My Life in a Polygamist Compound
Carolyn Jessop's FLDS memoir, condensed.
Page 224: One woman Carolyn knows gave birth at home and "was given an episiotomy with sewing scissors and then stitched up with dental floss."
Page 231: Uncle Rulon "began preaching that anyone who needed medical help to heal was a person of little faith. A person in harmony with God could heal him- or herself with fasting and prayer." When Carolyn's sister-wife Ruth was diagnosed with skin cancer on her nose, she tried to heal herself with chemicals from a health-food store. The chemicals burned off her nose.
Page 275: Merril blamed Carolyn when their seventh child became gravely ill: "You can take him to every damn doctor you can find, but no one will be able to heal him. God is going to destroy his life because of the sins of his mother."
Jeffs, who is currently in prison for arranging the marriage of an underage girl, exercised extraordinary control over the community even while Uncle Rulon was still the nominal prophet, and eventually became the prophet himself, when Rulon died in 2003.
Page 195: Some of Carolyn's stepdaughters were married to Jeffs, and she feared his temper. She writes: "One day he brought one of his wives into the [school] auditorium, which was packed with boys. Annette had a long braid that fell past her knees. Warren grabbed the braid and twisted and twisted it until she was on her knees and he was ripping hair from her head. He told the boys that this was how obedient their wives had to be to them."
Pages 216, 223, 231, and 234: As Rulon's deputy, Jeffs banned the color red; movies, television, and the Internet ("except for business purposes"); clothing with "large prints" or plaid; immunizations; and sex not for procreation.
Page 197: The Jeffs family had "a rigid rule … against becoming obese."
Page 307: The FLDS faithful didn't see anything wrong with the Sept. 11, 2001, attacks. One of Carolyn's sister-wives "couldn't stop talking about how she and all the righteous people she knew saw the hand of God in the attacks. … Warren Jeffs had been preaching that the entire earth would soon be at war and all the worthy among the chosen would be lifted from the earth and protected, while God destroyed the wicked."
Pages 324-325: Jeffs began to kick young boys out of the community—"more than a hundred teenage boys" within a month's span, at one point—for crimes like "listening to CDs, watching movies, or kissing girls."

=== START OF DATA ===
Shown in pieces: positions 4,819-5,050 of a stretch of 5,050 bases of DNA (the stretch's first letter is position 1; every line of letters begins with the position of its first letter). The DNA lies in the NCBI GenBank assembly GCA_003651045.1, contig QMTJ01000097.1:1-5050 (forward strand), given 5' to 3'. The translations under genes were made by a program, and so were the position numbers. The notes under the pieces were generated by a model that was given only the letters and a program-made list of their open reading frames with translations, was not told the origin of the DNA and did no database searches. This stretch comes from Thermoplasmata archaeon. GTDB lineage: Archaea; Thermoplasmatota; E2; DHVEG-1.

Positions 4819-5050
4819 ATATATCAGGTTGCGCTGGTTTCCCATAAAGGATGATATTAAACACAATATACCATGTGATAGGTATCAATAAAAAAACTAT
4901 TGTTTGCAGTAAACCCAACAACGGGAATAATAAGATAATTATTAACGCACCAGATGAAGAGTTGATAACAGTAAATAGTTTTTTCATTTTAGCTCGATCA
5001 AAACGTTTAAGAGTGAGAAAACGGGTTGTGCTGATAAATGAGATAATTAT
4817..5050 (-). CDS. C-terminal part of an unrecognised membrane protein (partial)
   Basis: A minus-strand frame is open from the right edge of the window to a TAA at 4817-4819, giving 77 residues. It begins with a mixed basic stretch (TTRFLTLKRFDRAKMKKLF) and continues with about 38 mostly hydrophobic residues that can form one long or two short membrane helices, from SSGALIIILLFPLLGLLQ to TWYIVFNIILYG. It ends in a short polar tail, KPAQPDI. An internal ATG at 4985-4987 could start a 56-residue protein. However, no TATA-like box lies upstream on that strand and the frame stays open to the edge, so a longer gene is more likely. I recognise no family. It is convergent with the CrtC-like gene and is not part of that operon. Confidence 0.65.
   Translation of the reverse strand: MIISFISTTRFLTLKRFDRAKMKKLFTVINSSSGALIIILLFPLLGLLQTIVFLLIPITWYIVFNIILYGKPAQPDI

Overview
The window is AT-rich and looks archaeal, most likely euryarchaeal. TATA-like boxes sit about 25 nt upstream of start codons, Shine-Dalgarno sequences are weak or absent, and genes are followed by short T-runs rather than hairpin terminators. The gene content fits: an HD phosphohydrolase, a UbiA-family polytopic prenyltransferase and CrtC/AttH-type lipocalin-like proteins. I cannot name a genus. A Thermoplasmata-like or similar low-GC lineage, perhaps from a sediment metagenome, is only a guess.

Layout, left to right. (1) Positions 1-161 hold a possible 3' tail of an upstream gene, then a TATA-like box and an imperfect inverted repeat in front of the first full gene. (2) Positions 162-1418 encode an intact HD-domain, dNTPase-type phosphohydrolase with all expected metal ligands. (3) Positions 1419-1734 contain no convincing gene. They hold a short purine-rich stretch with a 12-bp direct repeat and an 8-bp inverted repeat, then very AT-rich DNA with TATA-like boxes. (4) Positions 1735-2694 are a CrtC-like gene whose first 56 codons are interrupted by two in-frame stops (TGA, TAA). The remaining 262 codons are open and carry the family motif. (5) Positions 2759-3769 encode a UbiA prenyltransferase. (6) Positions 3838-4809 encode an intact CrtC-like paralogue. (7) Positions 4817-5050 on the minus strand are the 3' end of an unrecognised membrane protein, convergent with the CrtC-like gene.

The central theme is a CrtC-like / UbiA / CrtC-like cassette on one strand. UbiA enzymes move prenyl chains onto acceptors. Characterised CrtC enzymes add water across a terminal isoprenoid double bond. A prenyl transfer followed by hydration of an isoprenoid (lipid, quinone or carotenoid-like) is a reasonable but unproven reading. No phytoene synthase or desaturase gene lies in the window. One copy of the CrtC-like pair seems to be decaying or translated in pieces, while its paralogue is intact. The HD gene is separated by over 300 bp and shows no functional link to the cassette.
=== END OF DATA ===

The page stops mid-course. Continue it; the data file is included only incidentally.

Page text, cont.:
Time To Escape
Page 333: Carolyn decided to flee in 2003, soon after Jeffs finally became prophet. She took her eight children, including her profoundly disabled son, to Salt Lake City. As she and her family struggled to adjust to the outside world, Carolyn developed post-traumatic stress disorder. But as she worked to make ends meet, her polygamy background came in handy: An HBO costume director came to town, and Jessop says she made some money sewing costumes for Big Love, HBO's series about a suburban polygamous family connected to an FLDS-like cult.
Page 370: The transition to life outside the FLDS was toughest on Betty, Jessop's oldest daughter. After a visit with her father in FLDS-controlled Colorado City, Betty snapped. " 'You're an apostate, owned by the devil!' Betty said. 'He wants your soul and he wants ours.' " Two days after her 18th birthday, Betty returned to the FLDS fold.
Page 404: Jessop heard "rumors that children were being taken from their mothers and sent to the FLDS compound in Texas. … We heard they were being sent away to be raised the way Warren wanted them to be raised."
Page 409: Jeffs himself went underground to hide from the authorities after being accused of arranging the marriage of an underage girl to her cousin. Eventually, he was arrested—while in a car that was red, the color he forbade his followers to wear—and convicted. Still, "Warren's arrest was not the end of his power," Carolyn says. "They were not going to abandon their loyalty to him overnight because he was in the hands of the wicked." (Jeffs resigned as president of the FLDS in late 2007.)
Torie Bosch is the editor of Future Tense, a project from Slate, the New America Foundation, and Arizona State that covers emerging technologies and their implications for society and policy.